Vietti winery celebrates the 50th anniversary of Roero Arneis
We are pleased to introduce you to Vietti’s special 50th anniversary bottling of Roero Arneis.
Below, winemaker Luca Currado shares the story of Vietti’s Roero Arneis:
The historical roots of Arneis date back to the 1400s, but it was not confirmed as a distinct varietal until 1810, as far as we know, when the term “Castello de Monticello d’Alba,” property of the Count of Roero, appeared for the first time in an inventory of the cantina Monticello d’ Alba.
Following the pages of history, one lost track due to the tragic affects linked to the two world conflicts of the past century, as well as the nefarious spread of phylloxera. Consequently, it was after the first half of the 20th century when one started talking about the quality of Arneis as a native varietal from the Roero area. Prior to this time, it had been forgotten in the evolution of winemaking in Piedmont, which favored almost exclusively red wines. At that point in time is when we started talking about making a Vietti Arneis.
My father, Alfredo Currado, had been a passionate and attentive researcher of wines, always ready to recognize the uniqueness of a native varietal. He knew well the area of Roero, of which he particularly appreciated the delicate taste and elegant perfumes of the Nebbiolo grape. In the 1960s, he became fascinated by a white that, right there in the Roero region, various farmers were trying to make into wine in order to keep alive a tradition that was experiencing moments of increasing commercial difficulty.
The negative stigma that the Arneis grape experienced at that time was tied essentially to two factors: On one hand, there were few consumers, not only from Piedmont, but in general, who consumed white wine. On the other hand, there was a discrepancy in the quality and capabilities of white winemaking in the Roero region, as in the rest of Italy, due to a lack of technological know-how in the wineries—something that is taken for granted today, but at that time was unknown. White wine was essentially produced like a red wine, with the skins boiled in the must without the help of a horizontal press and without tanks that would allow the use of cold stabilization and temperature control.
Alfredo Currado was a visionary during that complex period of Italian white winemaking history. He chose the Arneis grape because he was convinced of the structural potential of this grape, which is not very rich in aroma but possesses a seductive presence on the palate. He chose the Roero region because it was a zone where they were already cultivating this grape, which was well-suited for growth there, even though it was only grown in small quantities. It was found in hundreds of vineyards, proving that it was not just a passion of a few, but the soul of an entire region. My father was also forward thinking because he knew how to understand the great demand of the market that would develop in the decades to come. On the one hand, there was the desire to drink white wine with a meal. On the other hand, people were finally valuing the native varietals that would allow for the expression of a region based on its own uniqueness, avoiding the risk of being tied to the more commonly distributed international varieties.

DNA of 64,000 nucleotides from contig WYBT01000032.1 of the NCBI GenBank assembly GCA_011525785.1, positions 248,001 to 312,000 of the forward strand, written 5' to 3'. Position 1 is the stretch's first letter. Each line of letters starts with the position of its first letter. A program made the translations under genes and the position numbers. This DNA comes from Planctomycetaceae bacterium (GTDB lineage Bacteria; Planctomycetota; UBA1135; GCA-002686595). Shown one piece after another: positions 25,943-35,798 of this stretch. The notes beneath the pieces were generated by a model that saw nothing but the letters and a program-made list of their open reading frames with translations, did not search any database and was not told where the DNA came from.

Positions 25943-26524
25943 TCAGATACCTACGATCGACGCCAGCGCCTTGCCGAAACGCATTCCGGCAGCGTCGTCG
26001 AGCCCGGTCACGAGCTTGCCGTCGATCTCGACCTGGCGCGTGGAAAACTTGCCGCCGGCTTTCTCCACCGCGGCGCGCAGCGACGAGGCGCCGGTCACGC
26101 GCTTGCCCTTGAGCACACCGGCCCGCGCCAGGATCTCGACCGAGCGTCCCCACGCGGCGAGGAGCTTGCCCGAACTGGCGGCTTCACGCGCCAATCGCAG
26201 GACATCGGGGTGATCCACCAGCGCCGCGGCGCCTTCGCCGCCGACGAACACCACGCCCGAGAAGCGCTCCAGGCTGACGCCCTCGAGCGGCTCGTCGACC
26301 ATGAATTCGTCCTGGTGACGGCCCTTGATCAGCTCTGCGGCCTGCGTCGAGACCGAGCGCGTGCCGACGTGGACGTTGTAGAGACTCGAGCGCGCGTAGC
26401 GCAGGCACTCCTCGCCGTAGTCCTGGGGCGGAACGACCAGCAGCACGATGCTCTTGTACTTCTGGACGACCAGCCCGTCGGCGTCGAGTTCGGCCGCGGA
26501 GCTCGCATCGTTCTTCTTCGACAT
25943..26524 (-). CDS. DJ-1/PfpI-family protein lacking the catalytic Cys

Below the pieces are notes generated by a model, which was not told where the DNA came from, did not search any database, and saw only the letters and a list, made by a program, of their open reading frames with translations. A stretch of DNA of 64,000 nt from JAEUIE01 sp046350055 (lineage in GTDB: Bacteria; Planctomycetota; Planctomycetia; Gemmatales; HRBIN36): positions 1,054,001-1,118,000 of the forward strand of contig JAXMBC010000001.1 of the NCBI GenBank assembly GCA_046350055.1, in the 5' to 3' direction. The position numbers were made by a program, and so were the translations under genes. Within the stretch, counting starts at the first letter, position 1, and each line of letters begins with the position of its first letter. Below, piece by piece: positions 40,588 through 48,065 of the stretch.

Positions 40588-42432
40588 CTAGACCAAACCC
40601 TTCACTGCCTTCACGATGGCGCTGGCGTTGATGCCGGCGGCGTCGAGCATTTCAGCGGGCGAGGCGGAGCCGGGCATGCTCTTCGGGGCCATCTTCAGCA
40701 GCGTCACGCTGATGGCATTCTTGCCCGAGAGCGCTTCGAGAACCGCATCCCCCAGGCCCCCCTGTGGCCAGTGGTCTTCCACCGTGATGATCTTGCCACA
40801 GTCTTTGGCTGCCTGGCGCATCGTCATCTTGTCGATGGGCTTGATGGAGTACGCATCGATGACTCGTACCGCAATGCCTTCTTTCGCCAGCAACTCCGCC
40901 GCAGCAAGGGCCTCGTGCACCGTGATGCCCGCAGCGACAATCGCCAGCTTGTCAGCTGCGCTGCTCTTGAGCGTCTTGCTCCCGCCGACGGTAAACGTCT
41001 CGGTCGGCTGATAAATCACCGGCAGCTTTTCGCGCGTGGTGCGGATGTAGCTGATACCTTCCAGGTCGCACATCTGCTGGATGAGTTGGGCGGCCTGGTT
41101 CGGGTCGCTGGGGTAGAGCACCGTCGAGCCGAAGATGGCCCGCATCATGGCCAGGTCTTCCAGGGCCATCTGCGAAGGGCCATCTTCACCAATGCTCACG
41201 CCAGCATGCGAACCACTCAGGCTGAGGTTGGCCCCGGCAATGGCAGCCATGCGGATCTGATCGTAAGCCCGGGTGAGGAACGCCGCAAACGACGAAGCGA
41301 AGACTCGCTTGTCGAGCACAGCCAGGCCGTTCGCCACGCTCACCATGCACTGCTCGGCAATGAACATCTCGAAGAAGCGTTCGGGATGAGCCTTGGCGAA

The die was cast in 1967 when Vietti bottled the first varietal Arneis and became synonymous with the white wine. Nearly two decades later, in 1985, Roero was established as a DOC and then as a DOCG in 2004. Today, decades after our first bottling, our family remains happily convinced that the choice to bottle Arneis exclusively was the best choice. It was not only because it represented the discipline of our heritage, but because it objectively offered the consumer a white wine rich in sensory characteristics that put it among the most interesting whites in the national panorama.
The Vietti winery, today led by the family’s fifth generation, is based in the small medieval village of Castiglione Falletto, the heart of Piedmont’s famous “Langhe” wine region. Here, the Currado family carefully and patiently handcrafts lauded wines that are the result of a unique combination of sun and soil.
While the family has made wine for two centuries, the first Vietti-labeled wines were produced by third-generation Mario, who transformed the family’s farm into a grape growing winery. In 1952, Alfredo Currado married Mario’s daughter Luciana and made a name for Vietti’s single-vineyard Barbera and Barolo. Alfredo was responsible for putting the native Piedmont varietal, Arneis, on the wine map. In 1990, Alfredo and Luciana’s son Luca returned to Italy to take the role of winemaker after working at California’s Simi Winery, Opus One, Long Vineyards and Bordeaux’s Mouton-Rothschild. His innovative winemaking blends the best aspects of the modern and traditional.
For more information or to set up an interview, please contact Jarvis Communications at 310.313.6374.